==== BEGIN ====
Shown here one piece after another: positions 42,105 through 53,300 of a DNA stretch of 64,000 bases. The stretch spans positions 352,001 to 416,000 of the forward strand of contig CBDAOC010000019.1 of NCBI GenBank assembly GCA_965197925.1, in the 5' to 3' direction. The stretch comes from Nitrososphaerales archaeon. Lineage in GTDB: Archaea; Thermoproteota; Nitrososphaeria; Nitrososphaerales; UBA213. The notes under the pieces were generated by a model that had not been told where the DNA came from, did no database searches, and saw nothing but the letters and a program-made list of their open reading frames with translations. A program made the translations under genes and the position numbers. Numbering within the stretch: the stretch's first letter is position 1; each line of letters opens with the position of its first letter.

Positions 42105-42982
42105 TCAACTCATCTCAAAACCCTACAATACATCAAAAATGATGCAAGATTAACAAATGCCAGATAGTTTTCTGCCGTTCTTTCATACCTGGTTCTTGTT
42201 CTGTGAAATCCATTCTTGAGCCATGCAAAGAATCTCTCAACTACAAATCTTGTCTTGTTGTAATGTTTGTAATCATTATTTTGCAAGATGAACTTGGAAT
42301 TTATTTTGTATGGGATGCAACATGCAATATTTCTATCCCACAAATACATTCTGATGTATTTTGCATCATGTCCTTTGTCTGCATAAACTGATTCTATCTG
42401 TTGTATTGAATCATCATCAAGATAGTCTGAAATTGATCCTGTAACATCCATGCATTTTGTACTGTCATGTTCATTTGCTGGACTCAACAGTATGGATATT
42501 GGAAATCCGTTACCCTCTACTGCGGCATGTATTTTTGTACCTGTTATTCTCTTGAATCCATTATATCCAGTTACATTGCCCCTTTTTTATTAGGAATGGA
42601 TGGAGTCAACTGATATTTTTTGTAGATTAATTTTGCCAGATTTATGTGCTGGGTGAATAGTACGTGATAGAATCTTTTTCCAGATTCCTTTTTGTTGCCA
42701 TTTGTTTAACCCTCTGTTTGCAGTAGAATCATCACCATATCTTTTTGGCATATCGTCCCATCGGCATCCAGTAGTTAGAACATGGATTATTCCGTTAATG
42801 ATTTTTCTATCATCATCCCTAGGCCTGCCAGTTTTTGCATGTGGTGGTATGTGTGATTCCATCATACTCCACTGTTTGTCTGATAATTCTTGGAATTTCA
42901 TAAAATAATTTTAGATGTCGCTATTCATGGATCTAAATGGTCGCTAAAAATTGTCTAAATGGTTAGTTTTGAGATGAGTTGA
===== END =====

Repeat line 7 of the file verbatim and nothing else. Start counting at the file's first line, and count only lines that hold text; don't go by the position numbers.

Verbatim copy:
42501 GGAAATCCGTTACCCTCTACTGCGGCATGTATTTTTGTACCTGTTATTCTCTTGAATCCATTATATCCAGTTACATTGCCCCTTTTTTATTAGGAATGGA